Asteroid Ryugu Is Likely The Product Of A Cosmic Collision

Asteroid Ryugu imaged in color the by Hayabusa2. ISAS/JAXA

New analysis suggests asteroid Ryugu is likely the result of the destruction of a much larger asteroid. Observations conducted by the Japanese Hayabusa-2 spacecraft indicate the celestial body is a pile of rubble from at least two different objects.

As reported in Nature Astronomy, the team used the spacecraft's instruments to study the composition of the asteroid from above. They found that the vast majority of the asteroid is carbonaceous, rich in carbon and water, similar to C-type asteroids. However, there is also material that's water-poor and silicate-rich that likely belongs to an S-type asteroid.

“We used the optical navigation camera on Hayabusa2 to observe Ryugu’s surface in different wavelengths of light, and this is how we discovered the variation in rock types. Among the bright boulders, C and S types have different albedos, or reflective properties,” lead author Dr Eri Tatsumi, from the University of La Laguna, said in a statement.

Based on the data available at this time, the team believe the asteroid formed between 10 million and 20 million years ago, practically yesterday in cosmic time. Ryugu is 435 meters (1,430 feet) in radius and would have formed from the debris left over from the collision between its parent bodies.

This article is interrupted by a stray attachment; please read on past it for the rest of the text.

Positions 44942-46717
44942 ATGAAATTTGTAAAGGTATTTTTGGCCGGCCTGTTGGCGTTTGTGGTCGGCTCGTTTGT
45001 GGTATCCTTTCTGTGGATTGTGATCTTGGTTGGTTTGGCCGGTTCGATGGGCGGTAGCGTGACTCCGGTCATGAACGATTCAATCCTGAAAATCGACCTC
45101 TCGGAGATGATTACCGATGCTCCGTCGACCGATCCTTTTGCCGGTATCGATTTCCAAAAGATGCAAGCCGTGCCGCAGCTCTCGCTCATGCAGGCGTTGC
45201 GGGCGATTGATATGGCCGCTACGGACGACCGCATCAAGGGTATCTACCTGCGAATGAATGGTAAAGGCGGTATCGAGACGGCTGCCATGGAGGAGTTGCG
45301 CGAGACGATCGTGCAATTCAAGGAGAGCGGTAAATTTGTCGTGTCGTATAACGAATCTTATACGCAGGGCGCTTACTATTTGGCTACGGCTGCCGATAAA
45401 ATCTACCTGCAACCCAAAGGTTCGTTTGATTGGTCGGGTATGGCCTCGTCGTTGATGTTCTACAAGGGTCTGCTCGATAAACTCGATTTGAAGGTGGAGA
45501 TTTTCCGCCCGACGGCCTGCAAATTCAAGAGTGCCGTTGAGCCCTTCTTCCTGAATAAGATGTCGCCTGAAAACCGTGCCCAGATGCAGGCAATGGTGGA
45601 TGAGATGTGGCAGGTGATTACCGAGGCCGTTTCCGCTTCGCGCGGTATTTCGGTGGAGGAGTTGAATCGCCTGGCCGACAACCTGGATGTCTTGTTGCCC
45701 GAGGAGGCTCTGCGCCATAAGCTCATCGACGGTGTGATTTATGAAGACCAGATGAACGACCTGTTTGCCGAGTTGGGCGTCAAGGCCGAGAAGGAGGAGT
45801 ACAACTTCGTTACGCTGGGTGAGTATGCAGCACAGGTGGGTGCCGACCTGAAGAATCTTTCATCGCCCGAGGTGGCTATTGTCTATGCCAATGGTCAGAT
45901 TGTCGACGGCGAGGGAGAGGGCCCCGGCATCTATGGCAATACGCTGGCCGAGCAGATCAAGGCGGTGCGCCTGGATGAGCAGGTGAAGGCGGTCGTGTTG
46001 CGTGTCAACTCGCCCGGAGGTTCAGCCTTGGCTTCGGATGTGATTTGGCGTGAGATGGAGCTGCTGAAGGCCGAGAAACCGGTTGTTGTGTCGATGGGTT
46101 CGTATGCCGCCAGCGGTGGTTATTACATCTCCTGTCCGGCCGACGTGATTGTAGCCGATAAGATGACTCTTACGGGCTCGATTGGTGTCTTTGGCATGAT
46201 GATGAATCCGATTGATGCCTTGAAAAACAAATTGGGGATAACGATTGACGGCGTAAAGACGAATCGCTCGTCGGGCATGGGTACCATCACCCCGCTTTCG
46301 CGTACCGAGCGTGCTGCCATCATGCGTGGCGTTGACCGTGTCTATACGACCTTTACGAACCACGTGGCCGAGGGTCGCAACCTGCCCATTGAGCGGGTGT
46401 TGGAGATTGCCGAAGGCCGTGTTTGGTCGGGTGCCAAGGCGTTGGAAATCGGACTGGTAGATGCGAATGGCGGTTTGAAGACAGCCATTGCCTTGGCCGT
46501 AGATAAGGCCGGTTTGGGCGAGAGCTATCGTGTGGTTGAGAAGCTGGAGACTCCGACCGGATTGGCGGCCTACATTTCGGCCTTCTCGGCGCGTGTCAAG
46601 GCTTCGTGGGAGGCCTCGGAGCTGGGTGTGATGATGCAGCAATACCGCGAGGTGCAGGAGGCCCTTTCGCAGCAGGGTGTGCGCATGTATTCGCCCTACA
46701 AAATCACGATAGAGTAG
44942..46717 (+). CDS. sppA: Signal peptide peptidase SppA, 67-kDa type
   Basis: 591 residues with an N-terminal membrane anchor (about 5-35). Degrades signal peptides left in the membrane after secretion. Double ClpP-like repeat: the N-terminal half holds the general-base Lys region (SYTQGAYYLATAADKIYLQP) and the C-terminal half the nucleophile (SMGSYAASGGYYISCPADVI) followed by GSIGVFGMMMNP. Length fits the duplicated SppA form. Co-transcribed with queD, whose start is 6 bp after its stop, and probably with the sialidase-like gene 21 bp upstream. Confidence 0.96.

“Ryugu is too small to have survived the whole 4.6 billion years of solar system history,” added co-author Professor Seiji Sugita from the University of Tokyo. “Ryugu-sized objects would be disrupted by other asteroids within several hundred million years on average. We think Ryugu spent most of its life as part of a larger, more solid parent body. This is based on observations by Hayabusa2 which show Ryugu is very loose and porous. Such bodies are likely formed from reaccumulations of collision debris.”

There’s more to understand about the history of Ryugu, but fortunately we don’t have to wait long for more data. Hayabusa-2 collected several samples of surface and sub-surface soil, which will arrive on Earth in December.

“I eagerly await the analysis of the return samples, as this will confirm theories and improve the accuracy of our knowledge about Ryugu. What will be really interesting is knowing how Ryugu differs from meteorites on Earth, as this could in turn tell us something new about the history of Earth and the solar system as a whole,” added Tatsumi.

Asteroid Bennu, currently orbited by NASA’s OSIRIS-REx, is also a pile of rubble. The NASA mission will collect a sample next month to see if the object is the result of a collision too.

“When I was a child, I felt the other planets were always out of reach. But with the power of the instruments on our spacecraft, the images are so sharp and clear it feels like you could almost touch the surface of these asteroids,” said Tatsumi. “Right now, I’m studying asteroids with giant telescopes in the Canary Islands. And one day, I hope to also explore icy comets and trans-Neptunian objects such as dwarf planets. In this way, we may soon fully understand and appreciate how our solar system began.”

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